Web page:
As for whether sex will trigger outbreaks, impossible to say. For some people, friction is a trigger, whether it's masturbation, sex, certain exercises, shaving. Only time will tell. Also, people who have recurrences generally have more of them during the first year, so if this does happen with him, it may be a temporary situation.


Oh, you had one more question about triggering outbreaks. I have never seen anything to suggest asymptomatic shedding in one infected partner triggers outbreaks in another infected partner. I would not worry about that. I would just refrain from contact during outbreaks as you have already been doing.


I'm sorry you guys are going through this. Many people don't know herpes can be transmitted in this way. Even if they did, life would be pretty boring if we always prioritized safety over pleasure. It sounds like you took the reasonable precaution of refraining from contact when risk was high and rolled the dice when risk was very low. That is what most people do in life and for good reason. Hang in there. (((HUGS)))

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@optimist Thank you so much for your response. I think, based on what you said, we will use protection for the first 6 months for all forms of sex, and then hopefully after that we will be ok to carry on as usual.


Relieved to know that one of us shedding wont cause an outbreak in the other. I assumed that shedding would be an OB trigger - but if that were the cause, I suppose a couple who both had oral HSV 1 would constantly have coldsores due to either person shedding, and that doesn't seem to be the case?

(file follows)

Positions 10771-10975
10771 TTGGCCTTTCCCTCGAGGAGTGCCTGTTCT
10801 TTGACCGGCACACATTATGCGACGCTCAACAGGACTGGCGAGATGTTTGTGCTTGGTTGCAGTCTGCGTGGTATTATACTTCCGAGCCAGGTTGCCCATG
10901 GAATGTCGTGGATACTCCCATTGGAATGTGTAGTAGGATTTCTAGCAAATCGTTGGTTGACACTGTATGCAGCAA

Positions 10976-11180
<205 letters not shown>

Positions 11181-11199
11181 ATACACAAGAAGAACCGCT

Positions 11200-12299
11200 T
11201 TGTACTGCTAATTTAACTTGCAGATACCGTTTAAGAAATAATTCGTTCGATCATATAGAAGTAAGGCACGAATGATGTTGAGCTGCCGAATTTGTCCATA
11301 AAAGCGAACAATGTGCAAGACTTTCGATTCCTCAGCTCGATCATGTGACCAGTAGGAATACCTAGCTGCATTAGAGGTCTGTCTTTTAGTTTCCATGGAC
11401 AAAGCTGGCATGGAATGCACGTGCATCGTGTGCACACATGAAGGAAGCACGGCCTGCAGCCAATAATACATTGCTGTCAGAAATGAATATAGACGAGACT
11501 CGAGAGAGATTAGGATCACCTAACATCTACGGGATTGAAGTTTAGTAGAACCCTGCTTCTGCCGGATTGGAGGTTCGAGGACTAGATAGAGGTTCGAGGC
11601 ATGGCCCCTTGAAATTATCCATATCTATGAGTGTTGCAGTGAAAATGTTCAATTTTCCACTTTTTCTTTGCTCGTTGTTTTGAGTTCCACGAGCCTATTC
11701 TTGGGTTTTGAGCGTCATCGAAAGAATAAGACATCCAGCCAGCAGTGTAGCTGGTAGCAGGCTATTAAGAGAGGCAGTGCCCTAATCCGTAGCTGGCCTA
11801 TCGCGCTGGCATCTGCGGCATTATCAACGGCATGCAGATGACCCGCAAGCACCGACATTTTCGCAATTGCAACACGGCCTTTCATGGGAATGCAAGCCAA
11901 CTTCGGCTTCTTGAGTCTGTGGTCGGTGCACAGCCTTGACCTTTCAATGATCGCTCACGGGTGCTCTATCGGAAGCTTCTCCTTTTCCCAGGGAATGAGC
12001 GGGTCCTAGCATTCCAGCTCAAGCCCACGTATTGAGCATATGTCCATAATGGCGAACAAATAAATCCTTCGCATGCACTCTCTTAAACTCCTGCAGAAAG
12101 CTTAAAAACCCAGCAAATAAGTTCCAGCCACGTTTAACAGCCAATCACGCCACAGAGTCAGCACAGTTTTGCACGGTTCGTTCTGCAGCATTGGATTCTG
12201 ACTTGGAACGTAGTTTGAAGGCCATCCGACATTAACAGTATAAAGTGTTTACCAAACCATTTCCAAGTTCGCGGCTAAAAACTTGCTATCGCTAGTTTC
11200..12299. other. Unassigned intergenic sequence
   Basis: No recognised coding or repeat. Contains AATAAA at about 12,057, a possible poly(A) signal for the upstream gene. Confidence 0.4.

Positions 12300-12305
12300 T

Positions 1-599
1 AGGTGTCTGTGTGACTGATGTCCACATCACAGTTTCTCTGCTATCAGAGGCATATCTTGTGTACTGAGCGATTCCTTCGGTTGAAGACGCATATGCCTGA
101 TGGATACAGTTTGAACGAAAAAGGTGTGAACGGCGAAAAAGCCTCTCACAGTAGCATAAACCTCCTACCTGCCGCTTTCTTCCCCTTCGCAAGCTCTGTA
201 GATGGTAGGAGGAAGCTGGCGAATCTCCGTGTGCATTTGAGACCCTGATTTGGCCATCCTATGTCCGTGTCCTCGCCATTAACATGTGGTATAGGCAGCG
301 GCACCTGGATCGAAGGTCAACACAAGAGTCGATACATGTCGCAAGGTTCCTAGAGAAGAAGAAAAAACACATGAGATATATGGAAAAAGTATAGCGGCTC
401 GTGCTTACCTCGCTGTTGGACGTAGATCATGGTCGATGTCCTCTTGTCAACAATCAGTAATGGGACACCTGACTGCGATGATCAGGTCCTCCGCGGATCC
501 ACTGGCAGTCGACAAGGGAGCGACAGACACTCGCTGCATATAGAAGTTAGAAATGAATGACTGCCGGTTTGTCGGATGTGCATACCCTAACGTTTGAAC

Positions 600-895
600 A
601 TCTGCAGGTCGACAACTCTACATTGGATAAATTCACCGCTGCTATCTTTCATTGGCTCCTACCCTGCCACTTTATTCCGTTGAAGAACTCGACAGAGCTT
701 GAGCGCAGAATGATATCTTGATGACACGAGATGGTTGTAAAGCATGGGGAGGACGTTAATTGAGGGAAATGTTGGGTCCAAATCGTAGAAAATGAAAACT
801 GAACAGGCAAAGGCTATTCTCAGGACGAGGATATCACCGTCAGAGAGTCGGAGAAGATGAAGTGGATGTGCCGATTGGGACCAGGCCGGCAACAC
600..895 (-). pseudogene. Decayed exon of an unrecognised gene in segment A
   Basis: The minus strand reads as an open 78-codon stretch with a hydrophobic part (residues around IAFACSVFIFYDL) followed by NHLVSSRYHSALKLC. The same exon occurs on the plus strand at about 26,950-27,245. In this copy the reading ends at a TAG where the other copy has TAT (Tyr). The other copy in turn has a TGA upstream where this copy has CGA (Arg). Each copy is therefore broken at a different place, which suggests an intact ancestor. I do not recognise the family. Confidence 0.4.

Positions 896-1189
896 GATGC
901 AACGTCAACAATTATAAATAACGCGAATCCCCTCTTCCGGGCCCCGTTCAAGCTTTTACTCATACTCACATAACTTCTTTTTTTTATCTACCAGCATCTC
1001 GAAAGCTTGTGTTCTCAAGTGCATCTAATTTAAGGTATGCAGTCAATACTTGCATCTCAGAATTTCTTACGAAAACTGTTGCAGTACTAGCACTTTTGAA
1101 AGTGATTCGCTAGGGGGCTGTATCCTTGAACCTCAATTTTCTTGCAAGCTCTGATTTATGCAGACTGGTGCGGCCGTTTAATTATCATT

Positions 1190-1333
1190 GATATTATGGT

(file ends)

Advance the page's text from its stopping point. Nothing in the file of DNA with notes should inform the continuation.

There's so much information to take in.


I feel like there's a huge gap in education around herpes - I for one had absolutely NO idea that I could pass anything on if I didn't have a cold sore present (and hadn't had one in 2 years). The select friends I spoke to (while waiting for my partners test results) all have oral HSV1 and assured me it's impossible to pass when you have no symptoms - like me, they are completely unaware.

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@daisychainlady My own doctors are poorly informed about how herpes presents and is transmitted. The nurse practitioner who provided my positive test results told me I had only been "exposed" and did not "have it" because I did not have symptoms. The doctor I followed up with said I could only ever transmit it if I had an active ulcer. Meanwhile, the CDC says "Most individuals infected with HSV are asymptomatic or have very mild symptoms that go unnoticed or are mistaken for another skin condition" and "Transmission commonly occurs from contact with an infected partner who does not have visible lesions and who may not know that he or she is infected." (Source: https://www.cdc.gov/std/herpes/stdfact-herpes-detailed.htm)


Something like 80% of adults have either HSV1, HSV2 or both. More than 80% of those HSV+ people don't know they're infected, yet they are capable on transmitting herpes to a partner who is not yet infected with the same type. (An exception to this is that having an established HSV2 infection largely protects someone from acquiring HSV1. The reverse is not true.) And as you pointed out, even those who are infected may not be aware of how transmission works, either due to poor sex education, media misrepresentation, or poor information from doctors. Doctors seems to be most focused on treating symptoms in the minority of people who develop symptoms. IMO, that approach is understandable, given how pervasive HSV is and how it most often goes unnoticed or has very mild symptoms. But it would be great if they also educated patients who are not presenting with symptoms to help people make more informed personal choices about testing and safe sex, and also to help reduce the stigma associated with such a common virus.